The inherent variability in presentation and the wide range of non-specific clinical features associated with PWS generate a large differential diagnosis list when evaluating these patients including genital hypotonia, myotonic dystrophy, spinal muscular atrophy, fragile-X syndrome, and FG syndrome [40]. PWS that is identified later in life also necessitates the consideration of Klinefelter syndrome; Bardet–Biedl syndrome; Albright hereditary dystrophy; Börjeson–Forssman–Lehmann syndrome; maternal uniparental disomy chromosome 14 (Temple syndrome); copy number variants (CNVs) including del1p36, del2q37, and del6q16; Angelman syndrome; and Cohen syndrome, especially in cases in which the dominant feature is intellectual disability combined with non-specific obesity [40,41,42].

5. Clinical Criteria and the Diagnostic Pathway

Although the definitive diagnosis of PWS is only conducted by genetic analysis, its clinical manifestations are what lead to initial medical referral and consideration for testing. Several iterations of clinical diagnostic criteria exist for PWS, most of which currently build upon the 1993 consensus criteria [43], which assigns point values to major and minor criteria to arrive at a diagnosis. Major criteria include infantile hypotonia that gradually improves with age, feeding problems and failure to thrive, which transitions to rapid weight gain first appearing between 12 months and 6 years of age, hypogonadism, and characteristic facial dysmorphias such as narrow bifrontal diameter, almond-shaped eyes, and a thin upper lip. Minor criteria include sleep disturbances, short stature, characteristic behavioral problems like temper tantrums and obsessive-compulsive behavior, hypopigmentation, small hands, and eye abnormalities such as esotropia and myopia. The 1993 criteria were initially diagnostic as they were implemented before genetic testing was widely available, whereas they are now only used to determine the appropriateness of further testing in developed nations. Clinical features are not enough to accurately diagnose PWS on their own, as no one symptom or a constellation of symptoms is specific to an individual mechanistic subtype [44]. An overreliance on clinical criteria for the diagnosis and management of PWS can be problematic, as a retrospective study of 111 suspected pediatric PWS cases in Cuba showed, in which only 50% of the clinically suspected cases were confirmed genetically via FISH [45].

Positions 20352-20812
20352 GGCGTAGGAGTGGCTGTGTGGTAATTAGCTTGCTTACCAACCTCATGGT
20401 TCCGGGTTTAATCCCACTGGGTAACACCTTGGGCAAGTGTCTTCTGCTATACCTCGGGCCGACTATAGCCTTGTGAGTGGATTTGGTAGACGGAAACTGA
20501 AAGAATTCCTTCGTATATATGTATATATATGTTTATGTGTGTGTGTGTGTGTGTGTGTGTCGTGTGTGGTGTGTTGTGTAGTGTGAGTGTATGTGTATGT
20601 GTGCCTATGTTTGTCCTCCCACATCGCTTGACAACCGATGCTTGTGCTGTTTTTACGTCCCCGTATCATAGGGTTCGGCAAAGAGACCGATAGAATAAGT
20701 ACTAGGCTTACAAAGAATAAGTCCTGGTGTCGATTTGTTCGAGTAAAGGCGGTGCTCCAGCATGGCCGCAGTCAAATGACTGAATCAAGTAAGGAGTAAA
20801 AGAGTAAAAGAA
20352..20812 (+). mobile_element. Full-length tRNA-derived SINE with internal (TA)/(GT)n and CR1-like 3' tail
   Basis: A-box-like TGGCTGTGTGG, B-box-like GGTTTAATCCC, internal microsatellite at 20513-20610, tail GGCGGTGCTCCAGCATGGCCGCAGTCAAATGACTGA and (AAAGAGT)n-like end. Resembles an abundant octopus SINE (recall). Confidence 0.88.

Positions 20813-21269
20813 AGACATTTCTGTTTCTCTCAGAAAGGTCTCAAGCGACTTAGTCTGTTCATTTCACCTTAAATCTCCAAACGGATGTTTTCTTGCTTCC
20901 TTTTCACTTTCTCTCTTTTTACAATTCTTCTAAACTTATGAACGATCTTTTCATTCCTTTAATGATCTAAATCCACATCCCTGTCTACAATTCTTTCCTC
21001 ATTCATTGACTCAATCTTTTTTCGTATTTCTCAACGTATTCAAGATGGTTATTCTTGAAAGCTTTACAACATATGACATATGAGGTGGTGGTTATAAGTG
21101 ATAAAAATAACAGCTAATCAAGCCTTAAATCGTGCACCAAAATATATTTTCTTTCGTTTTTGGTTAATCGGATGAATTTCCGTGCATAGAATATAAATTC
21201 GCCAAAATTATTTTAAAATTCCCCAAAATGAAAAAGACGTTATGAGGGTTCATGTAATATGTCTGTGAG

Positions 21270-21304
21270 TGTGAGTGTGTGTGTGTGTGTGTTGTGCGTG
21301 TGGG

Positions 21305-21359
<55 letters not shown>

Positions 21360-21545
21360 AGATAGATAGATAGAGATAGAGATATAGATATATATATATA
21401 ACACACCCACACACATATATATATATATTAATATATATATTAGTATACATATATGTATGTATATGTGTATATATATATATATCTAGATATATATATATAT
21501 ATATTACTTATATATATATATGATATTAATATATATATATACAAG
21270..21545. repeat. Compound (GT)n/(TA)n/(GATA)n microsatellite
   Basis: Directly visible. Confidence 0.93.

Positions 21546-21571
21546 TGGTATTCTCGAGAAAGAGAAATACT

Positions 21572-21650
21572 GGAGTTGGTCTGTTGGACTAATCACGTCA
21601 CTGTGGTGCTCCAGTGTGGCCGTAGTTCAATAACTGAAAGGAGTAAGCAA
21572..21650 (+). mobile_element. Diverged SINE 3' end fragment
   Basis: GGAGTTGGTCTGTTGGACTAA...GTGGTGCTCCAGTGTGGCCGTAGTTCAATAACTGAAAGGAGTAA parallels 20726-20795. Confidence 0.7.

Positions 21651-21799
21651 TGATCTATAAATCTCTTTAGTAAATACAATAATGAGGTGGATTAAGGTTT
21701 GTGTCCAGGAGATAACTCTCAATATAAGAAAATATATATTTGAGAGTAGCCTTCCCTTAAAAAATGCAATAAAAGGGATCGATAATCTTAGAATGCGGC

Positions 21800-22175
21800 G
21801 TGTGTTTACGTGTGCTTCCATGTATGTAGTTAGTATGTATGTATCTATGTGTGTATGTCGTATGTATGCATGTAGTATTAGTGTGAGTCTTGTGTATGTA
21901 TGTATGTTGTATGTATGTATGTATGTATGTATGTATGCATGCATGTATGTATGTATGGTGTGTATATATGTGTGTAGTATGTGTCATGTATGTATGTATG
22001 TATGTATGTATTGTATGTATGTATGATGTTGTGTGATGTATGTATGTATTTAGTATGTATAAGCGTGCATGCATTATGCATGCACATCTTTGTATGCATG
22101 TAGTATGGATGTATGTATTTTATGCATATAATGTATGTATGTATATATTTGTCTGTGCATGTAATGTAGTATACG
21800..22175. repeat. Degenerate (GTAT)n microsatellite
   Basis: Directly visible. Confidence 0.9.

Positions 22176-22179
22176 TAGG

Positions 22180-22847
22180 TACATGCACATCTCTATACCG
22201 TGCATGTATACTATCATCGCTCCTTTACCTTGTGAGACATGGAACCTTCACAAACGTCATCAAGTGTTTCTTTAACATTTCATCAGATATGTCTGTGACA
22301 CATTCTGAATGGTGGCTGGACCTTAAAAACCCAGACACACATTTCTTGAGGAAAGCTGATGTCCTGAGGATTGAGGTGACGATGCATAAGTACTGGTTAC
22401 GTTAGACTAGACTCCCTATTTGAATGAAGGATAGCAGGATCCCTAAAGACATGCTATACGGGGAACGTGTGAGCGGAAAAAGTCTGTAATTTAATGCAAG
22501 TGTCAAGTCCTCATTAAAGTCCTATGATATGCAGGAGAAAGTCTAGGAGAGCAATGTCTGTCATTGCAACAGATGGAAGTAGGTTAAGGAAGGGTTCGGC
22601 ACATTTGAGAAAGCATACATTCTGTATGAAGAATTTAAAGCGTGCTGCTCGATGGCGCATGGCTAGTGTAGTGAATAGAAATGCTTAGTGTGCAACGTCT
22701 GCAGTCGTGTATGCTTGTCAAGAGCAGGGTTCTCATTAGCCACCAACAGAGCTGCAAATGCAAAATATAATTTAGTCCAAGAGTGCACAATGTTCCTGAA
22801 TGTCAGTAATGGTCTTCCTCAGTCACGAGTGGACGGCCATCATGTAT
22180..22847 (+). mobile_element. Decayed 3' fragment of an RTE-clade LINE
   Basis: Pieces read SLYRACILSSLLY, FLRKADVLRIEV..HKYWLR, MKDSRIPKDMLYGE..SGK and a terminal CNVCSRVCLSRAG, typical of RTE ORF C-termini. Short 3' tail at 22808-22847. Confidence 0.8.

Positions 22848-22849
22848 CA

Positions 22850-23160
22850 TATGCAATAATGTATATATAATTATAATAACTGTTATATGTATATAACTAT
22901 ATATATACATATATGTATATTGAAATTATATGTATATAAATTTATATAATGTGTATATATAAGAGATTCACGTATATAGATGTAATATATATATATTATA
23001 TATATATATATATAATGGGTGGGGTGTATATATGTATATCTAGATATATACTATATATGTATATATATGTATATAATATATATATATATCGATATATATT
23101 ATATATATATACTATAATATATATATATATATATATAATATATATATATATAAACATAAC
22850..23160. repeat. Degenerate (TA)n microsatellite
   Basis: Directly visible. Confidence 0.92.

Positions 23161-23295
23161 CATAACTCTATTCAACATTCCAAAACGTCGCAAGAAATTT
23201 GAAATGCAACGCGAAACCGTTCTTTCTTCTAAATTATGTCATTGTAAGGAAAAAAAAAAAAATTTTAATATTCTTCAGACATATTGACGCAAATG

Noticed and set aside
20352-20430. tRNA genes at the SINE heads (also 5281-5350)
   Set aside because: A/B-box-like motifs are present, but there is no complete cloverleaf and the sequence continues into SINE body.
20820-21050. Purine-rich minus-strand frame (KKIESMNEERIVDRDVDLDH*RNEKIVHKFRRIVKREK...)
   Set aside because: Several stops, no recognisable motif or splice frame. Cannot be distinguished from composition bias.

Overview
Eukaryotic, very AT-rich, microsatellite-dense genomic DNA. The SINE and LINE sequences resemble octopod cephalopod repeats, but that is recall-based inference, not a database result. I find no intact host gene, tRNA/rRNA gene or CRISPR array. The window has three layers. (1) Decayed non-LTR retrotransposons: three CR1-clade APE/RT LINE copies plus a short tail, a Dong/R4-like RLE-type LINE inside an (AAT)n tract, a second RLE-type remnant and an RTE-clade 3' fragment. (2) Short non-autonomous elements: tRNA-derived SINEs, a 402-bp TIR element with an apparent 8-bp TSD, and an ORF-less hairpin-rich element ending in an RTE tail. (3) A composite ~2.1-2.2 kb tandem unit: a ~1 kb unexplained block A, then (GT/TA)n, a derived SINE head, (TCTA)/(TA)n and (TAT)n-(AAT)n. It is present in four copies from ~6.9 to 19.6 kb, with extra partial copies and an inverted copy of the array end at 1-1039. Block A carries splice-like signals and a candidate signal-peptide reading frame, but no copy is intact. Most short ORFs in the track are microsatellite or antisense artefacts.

With the advent of widespread available diagnostic genetic testing, the 1993 criteria were modified to stratify by age to reflect the specific disease manifestations most prominent at each stage of development, increasing access to definitive testing by correcting for the non-specificity of symptoms and their tendency to evolve subtly over time specifically features of neuromuscular deficiency as the salient manifestation in early childhood and hyperphagia and cognitive impairment becoming more prominent later in development [46]. In a sample of 68 PWS patients, 17% of the confirmed PWS patients did not meet the 1993 criteria’s threshold for diagnosis, and several of the minor criteria (e.g., decreased fetal activity, behavioral problems, and sleep apnea) were more diagnostically sensitive than the major criteria (e.g., characteristic facial features) [46]. Recently described clinical phenomena in the broader constellation of PWS symptoms include partial ankyloglossia, median grooved tongue [47], and rare pediatric heart tumors such as cardiac rhabdomyoma [48]. A reasonable diagnostic heuristic for the community physician is that any infant with hypotonia is likely a good candidate for PWS genetic screening [46].
Once adequate clinical suspicion for PWS exists, patients are referred for the preferred screening test, methylation analysis, followed by confirmatory testing to detect the subtype that has classically been karyotyping with FISH to reveal deletions and rearrangements on chromosome 15 [40,49,50]. As per the 2019 update of the EMQN/ACGS best practice guidelines for the molecular analysis of PWS [51], initial methylation screening should be performed either through methylation-specific multiplex ligation-dependent probe amplification (MS-MLPA) across the 15q11-q13 region or methylation-specific polymerase chain reaction (MS-PCR) at the SNRPN locus. Methylation testing is the only diagnostic method able to identify PWS caused by the three primary pathogenic mechanisms (paternal deletion, maternal UPD, and imprinting defects) [52], identifying >99% of PWS and 80% of Angelman Syndrome. MS-MLPA will identify the deletion status but will not differentiate between UPD and ID, while MS-PCR fails to differentiate between mechanistic subtypes altogether [52]. Likewise, FISH may have limited utility in detecting UPD and lookalike conditions such as UPD of chromosome 14 [45] as well as other unique SNURF-SNURPN missense variations associated with PWS-like syndromes [53]. Alternative confirmation methods include short tandem repeat analysis (STR), comparative genetic hybridization (CGH), and chromosomal microarray analysis (CMA) [54]. If screening and confirmatory testing are negative but suspicion for PWS remains high based on clinical presentation, an imprinting defect through epigenetic mutation may be suspected [50]. The above screening and confirmation diagnostic paradigm forgo unnecessary and invasive muscle and nerve biopsies.

6. Emerging Technologies in PWS Diagnosis